Edit: The American and Canadian NTs would probably still suck though
 
In what way, it's still made up of geriatric players on a last hoorah, and second rate players. How come all of the big American investors come straight to Europe to Hoover up clubs, and don't invest in local teams? If they did then they could provide salaries that encourage Americans to look at football as a viable sporting alternative to the domestic games.
In some ways I hope the game never takes off there, if it does the corporation's will shit on the game with advertising - turning it into 4 quarters so the US can have their ad breaks, which tv companies believe you can't survive without.
 
In what way, it's still made up of geriatric players on a last hoorah, and second rate players. How come all of the big American investors come straight to Europe to Hoover up clubs, and don't invest in local teams? If they did then they could provide salaries that encourage Americans to look at football as a viable sporting alternative to the domestic games.
In some ways I hope the game never takes off there, if it does the corporation's will shit on the game with advertising - turning it into 4 quarters so the US can have their ad breaks, which tv companies believe you can't survive without.
Says a supporter of a #neverred club with a giant fuck off red AIA on the shirt. Let's pause a moment for a hypocrisy check before pre-blaming the US for the commercialisation of football, yeah?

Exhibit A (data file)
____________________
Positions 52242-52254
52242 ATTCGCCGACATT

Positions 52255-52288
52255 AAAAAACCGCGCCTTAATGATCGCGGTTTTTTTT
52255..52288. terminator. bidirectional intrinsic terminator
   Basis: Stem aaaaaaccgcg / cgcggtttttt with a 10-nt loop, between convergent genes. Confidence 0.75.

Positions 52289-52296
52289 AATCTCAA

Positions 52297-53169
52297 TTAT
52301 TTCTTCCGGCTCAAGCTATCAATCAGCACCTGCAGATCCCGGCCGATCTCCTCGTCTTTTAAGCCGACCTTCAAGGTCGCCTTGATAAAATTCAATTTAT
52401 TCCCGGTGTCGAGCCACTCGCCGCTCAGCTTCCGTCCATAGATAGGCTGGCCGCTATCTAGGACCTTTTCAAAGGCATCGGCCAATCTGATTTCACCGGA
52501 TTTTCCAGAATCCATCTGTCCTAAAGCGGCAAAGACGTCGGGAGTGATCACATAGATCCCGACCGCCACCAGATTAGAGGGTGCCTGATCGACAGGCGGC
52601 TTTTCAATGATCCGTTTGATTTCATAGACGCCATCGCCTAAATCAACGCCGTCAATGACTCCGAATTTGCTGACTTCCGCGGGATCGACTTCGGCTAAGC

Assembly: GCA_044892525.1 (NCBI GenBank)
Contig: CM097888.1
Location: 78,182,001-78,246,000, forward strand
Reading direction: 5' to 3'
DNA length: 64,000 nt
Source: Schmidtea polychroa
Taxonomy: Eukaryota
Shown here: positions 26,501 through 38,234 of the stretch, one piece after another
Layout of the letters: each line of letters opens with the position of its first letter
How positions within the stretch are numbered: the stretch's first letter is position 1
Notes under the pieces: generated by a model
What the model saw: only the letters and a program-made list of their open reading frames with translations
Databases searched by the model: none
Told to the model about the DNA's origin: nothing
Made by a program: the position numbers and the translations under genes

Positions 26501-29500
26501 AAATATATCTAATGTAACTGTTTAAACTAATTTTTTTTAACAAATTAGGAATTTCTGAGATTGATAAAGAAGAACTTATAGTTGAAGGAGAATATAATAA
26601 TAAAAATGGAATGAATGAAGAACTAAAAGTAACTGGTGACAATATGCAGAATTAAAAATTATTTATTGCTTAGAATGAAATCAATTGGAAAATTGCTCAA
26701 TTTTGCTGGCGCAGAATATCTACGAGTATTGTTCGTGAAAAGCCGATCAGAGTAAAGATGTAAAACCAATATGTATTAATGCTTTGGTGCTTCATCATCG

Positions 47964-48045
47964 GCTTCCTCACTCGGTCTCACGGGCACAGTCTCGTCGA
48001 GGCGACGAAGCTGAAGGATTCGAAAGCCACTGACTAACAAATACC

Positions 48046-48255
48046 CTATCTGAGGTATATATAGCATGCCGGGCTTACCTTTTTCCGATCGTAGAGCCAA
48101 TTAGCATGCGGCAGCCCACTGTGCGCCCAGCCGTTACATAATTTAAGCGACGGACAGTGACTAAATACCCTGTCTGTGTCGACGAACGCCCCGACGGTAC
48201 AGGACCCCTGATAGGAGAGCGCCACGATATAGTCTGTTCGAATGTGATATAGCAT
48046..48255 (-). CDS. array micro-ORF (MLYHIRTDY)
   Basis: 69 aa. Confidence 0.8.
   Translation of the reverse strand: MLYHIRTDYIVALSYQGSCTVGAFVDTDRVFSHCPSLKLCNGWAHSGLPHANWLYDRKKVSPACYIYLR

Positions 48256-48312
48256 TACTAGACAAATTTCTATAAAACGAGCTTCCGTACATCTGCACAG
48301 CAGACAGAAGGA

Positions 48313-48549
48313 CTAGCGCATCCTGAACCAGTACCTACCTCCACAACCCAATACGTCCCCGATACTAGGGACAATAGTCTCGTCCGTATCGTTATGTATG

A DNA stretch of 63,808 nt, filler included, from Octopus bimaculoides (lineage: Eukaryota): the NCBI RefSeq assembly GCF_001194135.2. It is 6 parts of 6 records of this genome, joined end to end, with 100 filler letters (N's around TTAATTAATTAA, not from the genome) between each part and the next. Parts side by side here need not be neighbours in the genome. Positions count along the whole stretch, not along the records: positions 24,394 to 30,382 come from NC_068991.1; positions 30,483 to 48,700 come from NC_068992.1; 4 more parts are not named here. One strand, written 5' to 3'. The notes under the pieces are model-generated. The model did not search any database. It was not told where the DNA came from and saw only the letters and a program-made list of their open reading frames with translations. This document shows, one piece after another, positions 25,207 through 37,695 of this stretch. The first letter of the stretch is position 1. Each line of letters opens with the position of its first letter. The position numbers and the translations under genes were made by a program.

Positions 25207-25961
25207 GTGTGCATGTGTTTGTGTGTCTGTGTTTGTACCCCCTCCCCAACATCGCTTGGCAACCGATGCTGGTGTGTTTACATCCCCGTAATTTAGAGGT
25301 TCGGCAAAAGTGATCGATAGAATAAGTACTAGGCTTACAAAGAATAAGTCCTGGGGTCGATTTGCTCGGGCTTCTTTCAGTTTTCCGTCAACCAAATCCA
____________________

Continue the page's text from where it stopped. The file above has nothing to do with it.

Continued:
:pocheyes:

Furthermore, the "big" american investors aren't involved with any sports outside the NFL, NBA, and MLB. The Americans getting involved in European football now are, for the most part, second-rate guys who are late to the party and missed the value explosion. They're basically house flippers who get into lower level clubs hoping a few additions, a bit of facilities work here and there, will put the club in the upper echelons and allow them to cash out.

The reason they're interested in the euro clubs is plain to see. They're looking to flip an asset in the short term for a windfall. MLS clubs are massive loss leaders, and anyone getting involved in the league is playing the long game - that for $200M today you can buy something that will have an NFL-esque value ($2-3 Billion in today's dollars) 20 years from now.

The league is nothing like the NASL. The NASL went bankrupt for doing precisely what you're saying the MLS should do - overspend on players hoping they will attract the attention. We've tried putting the cart in front of the horse before...didn't really work out too well.

I love hkw MLS' problems always come back to the players being retirees and the lack of promotion/relegation. The reason the MLS underperforms the US' population is simply that few people in the US give a fuck. Most US sports fans still see the sport as something for pre-schoolers. No amount of pro/rel or appropriately aged players will fix that bias...its going to take another generation or 2 for the sport to properly bed in.